(Seems like that post title should end with “to bits!!” including a defiant shout and then the popping open of a can of Diet Pepsi. Or something less specific.)
My presentation was anchored in the “Living Well With Diabetes” track, and I homed in on the tips, tricks, and hacks that people with diabetes are using to streamline a cumbersome disease. But the best part, for me, was getting the folks in attendance to share their tips, and to get discussions brewing between attendees. A lot of the discussion was built around integration of diabetes devices. “The technology we have available to us is amazing, but if we don’t wear it and use it, it’s useless. Doctors prescribe these tools for us, but as a community, we learn to truly integrate these things into our lives.”
- We talked about the Dexcom-in-a-glass routine, and other patients mentioned putting loose change in the same glass to further amplify the rattle.
- I mentioned (or at least I think I did) the CGM/earthquake application hack, as well.
- Keeping things “stuck,” in terms of devices, generated some good discussions. We touched upon different tapes/stickies we use (Opsite Flexifix, Tegaderm, Skin Tac), and I brought up the Toughpad solution I’ve used for my sensor rashes.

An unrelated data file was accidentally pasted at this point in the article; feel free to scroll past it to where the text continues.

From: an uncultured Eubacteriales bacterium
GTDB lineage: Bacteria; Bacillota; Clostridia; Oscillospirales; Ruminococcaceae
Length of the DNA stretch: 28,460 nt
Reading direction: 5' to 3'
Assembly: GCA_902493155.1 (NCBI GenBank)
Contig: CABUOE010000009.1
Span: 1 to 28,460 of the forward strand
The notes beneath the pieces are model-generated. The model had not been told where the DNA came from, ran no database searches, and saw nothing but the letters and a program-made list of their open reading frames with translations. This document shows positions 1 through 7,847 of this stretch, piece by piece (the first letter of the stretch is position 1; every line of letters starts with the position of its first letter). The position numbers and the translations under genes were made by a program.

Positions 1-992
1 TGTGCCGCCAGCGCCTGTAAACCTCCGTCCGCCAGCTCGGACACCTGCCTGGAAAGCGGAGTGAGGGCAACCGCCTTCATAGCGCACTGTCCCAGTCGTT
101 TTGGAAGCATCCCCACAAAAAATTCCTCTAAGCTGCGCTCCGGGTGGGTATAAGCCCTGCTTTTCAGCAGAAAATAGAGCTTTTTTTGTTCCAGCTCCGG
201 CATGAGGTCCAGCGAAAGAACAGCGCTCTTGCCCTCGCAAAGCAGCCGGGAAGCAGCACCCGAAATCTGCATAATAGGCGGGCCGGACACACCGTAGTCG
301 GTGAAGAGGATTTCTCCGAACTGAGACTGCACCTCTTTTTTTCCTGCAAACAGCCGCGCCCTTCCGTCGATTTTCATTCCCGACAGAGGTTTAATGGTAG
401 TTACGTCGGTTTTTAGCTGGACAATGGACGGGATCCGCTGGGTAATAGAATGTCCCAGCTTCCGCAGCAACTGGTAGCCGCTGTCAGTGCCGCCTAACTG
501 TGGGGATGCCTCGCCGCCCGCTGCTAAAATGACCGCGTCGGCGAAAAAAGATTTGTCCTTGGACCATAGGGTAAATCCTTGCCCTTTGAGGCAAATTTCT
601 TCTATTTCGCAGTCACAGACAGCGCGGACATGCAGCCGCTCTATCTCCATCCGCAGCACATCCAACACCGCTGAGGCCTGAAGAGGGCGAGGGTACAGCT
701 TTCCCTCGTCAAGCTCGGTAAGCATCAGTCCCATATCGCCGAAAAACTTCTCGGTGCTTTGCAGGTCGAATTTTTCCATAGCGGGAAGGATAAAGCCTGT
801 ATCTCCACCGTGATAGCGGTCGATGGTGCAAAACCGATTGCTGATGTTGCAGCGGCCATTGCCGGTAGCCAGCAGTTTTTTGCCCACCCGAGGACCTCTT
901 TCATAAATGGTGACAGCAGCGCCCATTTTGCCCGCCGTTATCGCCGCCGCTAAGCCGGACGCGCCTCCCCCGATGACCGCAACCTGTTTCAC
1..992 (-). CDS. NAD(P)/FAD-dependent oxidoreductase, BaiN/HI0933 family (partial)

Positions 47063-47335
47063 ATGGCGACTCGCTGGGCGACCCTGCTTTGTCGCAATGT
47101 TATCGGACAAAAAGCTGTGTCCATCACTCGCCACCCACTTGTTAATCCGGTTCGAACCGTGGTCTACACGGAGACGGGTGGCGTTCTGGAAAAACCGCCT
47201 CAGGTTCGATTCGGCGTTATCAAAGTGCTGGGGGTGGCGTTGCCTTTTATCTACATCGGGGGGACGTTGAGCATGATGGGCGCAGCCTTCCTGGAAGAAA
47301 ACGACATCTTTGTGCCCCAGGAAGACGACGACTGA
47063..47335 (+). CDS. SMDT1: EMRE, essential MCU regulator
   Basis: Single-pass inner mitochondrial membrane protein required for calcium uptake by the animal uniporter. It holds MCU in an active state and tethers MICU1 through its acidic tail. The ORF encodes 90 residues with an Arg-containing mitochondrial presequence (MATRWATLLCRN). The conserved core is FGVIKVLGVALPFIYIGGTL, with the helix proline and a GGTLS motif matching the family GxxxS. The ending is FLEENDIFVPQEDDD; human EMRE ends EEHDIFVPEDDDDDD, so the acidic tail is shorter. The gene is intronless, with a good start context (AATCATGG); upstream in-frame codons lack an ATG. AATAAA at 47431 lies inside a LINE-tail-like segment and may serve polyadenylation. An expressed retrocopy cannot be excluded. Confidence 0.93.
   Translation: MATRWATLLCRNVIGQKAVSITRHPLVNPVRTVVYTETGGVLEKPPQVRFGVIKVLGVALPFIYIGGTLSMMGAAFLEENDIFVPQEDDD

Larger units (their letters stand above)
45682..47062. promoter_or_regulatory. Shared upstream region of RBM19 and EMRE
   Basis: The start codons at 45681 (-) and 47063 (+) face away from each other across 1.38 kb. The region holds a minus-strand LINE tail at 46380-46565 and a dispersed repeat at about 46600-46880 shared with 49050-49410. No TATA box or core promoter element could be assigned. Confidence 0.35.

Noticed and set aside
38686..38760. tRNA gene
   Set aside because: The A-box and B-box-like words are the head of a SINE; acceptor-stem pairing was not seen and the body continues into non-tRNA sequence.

- A few HCPs in the audience shared tips they picked up from their patients. “One of my patients had a tough time remembering to take her nighttime insulin dose, so I suggested that she tape the pen to her toothbrush. It’s something she uses every night before bed!”
- A patient talked about the time she swapped her basal dose for her fast acting dose. “I spent that whole night eating. Never again!” To help remind her to note the difference between her two insulin pens, she wraps brightly colored duct tape around her fast-acting insulin, so she is forced to note the difference.
- We talked about diabetes devices and their wearability, and I shared the insulin pump/wedding dress pocket idea. The pump-in-a-trouser-sock trick was also mentioned.
Whether we’re talking about how to best (read: most comfortably and practically) use diabetes devices or highlighting the need for peer-to-peer support, the discussions are important because diabetes does not exist in a vacuum. For me, I hit diabetes management stride when the tools – glucose meters, insulin pumps, CGMs, logbooks, medications – are in my control and fit into my actual life.
If there’s something you do to make diabetes easier and you’d like to share it, please do!
*Huge shout out to Rachel, the Qantas flight attendant who only ridiculed me a little for “losing” my phone (only to realize I tucked it into my book bag during a jet-laggy moment) and was the epitome of excellent care and service for for a nervous flyer like me (QF 94 on 11/30 from LAX – MEL, and again on QF 93 on 12/8 from MEL – LAX). Already writing to the Qantas management team to highlight her kindness, but writing it down here on the off-chance that someone who works for Qantas has diabetes.